Making sense of self-employment in late career: understanding the identity work of olderpreneurs
Mallett O & Wapshott R (2015) Making sense of self-employment in late career: understanding the identity work of olderpreneurs. Work, Employment and Society, 29 (2), pp. 250-266. https://doi.org/10.1177/0950017014546666
The enterprise culture is a pervasive socio-historical discourse. This article adopts a narrative identity work approach to explore how individuals may exert agency to make sense of and negotiate with the structuring features of such discourses. Older entrepreneurs are an interesting case through which to explore these processes because ageing is predominantly portrayed as a form of decline to be resisted or hidden and as inherently anti-enterprise. Qualitative, in-depth, semi-structured interviews with two UK-based older entrepreneurs reveal how they engaged problematically with discourses around enterprise culture and ageing in constructing their identities. Sedimentation and innovation are proposed as valuable concepts for understanding how particular discourses become embedded in the understanding and identity work of individuals and how they seek to exert agency. The findings demonstrate the difficulties in innovative identity work for older entrepreneurs and this is discussed in terms of narrative resource poverty.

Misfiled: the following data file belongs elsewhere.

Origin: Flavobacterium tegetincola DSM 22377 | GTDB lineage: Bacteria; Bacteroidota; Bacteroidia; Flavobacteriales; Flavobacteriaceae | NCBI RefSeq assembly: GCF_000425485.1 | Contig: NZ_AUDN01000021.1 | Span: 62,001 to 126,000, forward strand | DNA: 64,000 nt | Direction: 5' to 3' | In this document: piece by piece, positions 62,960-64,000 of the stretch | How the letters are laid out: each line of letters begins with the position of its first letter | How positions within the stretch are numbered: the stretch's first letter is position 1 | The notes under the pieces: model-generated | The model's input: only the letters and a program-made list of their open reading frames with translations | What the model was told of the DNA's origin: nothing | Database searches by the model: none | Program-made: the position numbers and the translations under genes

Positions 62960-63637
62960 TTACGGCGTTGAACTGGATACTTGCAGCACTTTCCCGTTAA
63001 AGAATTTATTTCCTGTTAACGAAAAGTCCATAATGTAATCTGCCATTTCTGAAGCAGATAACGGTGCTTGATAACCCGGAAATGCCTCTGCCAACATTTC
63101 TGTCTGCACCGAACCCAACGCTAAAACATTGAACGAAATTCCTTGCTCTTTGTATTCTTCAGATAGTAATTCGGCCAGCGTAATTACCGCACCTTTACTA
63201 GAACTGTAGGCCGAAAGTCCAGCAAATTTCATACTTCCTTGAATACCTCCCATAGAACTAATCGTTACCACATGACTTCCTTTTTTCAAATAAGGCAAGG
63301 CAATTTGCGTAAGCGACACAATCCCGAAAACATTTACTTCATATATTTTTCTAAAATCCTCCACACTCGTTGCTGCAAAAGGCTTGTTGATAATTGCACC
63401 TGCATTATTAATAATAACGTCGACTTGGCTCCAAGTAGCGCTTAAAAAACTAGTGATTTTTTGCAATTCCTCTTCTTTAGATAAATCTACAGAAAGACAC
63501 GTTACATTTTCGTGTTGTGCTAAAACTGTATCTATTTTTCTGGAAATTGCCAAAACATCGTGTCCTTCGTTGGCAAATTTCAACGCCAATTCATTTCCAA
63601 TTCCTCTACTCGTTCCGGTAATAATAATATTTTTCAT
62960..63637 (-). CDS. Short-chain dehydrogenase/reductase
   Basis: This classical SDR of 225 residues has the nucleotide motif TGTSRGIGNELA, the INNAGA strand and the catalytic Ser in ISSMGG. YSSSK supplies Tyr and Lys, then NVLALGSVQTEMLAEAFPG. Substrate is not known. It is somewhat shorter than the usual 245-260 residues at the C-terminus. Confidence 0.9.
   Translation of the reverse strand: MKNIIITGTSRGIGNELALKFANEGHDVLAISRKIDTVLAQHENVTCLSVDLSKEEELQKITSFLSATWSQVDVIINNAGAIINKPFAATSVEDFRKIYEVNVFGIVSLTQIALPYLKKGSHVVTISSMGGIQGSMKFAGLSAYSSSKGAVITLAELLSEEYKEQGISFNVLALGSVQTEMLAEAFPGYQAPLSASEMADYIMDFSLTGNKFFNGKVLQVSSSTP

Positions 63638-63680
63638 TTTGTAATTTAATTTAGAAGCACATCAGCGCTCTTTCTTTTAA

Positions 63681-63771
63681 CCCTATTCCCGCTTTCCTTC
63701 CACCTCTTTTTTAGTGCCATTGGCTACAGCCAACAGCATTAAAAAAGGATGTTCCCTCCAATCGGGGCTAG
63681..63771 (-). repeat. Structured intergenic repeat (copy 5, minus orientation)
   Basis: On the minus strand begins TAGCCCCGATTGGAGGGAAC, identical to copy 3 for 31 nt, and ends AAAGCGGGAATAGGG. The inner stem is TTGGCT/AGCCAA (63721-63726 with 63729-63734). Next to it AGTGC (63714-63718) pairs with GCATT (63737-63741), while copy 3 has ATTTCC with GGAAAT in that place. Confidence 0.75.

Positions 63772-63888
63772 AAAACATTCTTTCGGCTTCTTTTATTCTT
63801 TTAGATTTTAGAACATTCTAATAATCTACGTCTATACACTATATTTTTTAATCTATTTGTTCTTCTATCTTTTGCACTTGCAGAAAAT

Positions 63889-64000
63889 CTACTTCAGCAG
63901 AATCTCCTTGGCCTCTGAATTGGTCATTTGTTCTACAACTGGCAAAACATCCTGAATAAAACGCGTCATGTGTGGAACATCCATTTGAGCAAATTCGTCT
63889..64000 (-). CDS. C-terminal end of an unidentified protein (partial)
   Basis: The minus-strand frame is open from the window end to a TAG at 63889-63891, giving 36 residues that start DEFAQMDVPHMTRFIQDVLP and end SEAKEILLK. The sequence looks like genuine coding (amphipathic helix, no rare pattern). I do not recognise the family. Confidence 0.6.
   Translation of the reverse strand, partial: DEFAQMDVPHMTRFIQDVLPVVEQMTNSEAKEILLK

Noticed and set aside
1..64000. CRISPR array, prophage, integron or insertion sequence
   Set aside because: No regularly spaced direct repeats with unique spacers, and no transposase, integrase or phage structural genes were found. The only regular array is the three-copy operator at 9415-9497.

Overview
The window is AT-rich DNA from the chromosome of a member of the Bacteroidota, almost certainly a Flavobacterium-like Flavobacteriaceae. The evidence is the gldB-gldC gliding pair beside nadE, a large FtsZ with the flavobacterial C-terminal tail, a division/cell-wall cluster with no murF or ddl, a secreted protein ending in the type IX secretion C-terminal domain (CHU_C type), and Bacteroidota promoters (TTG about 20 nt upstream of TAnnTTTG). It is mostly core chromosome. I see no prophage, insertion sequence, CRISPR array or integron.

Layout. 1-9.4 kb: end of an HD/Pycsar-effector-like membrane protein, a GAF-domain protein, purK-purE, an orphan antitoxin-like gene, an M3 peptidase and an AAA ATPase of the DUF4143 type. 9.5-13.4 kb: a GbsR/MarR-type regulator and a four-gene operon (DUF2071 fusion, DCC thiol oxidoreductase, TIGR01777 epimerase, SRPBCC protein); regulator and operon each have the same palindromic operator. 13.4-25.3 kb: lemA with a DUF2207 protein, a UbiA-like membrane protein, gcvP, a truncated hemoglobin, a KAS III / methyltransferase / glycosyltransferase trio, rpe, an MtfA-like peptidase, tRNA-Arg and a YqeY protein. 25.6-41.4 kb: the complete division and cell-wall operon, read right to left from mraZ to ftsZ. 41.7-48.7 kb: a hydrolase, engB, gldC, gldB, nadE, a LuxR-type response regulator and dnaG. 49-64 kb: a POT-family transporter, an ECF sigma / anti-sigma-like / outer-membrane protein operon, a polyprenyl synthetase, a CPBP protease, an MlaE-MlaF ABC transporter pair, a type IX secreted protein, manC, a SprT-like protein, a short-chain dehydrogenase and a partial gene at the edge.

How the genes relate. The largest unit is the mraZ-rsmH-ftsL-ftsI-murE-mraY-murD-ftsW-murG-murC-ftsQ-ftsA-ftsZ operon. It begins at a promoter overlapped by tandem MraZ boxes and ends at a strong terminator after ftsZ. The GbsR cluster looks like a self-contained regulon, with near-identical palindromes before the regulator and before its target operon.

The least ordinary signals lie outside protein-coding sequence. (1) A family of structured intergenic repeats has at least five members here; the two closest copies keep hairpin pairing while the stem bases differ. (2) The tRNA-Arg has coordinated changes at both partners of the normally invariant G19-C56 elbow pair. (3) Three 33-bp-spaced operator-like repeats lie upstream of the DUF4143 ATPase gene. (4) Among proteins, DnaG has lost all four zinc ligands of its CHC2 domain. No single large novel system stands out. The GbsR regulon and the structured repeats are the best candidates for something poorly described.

discourse; enterprise culture; entrepreneur; identity; late career; narrative
Work, Employment and Society: Volume 29, Issue 2
|Funders||University of Durham|
|Publication date online||13/01/2015|
|Date accepted by journal||03/07/2014|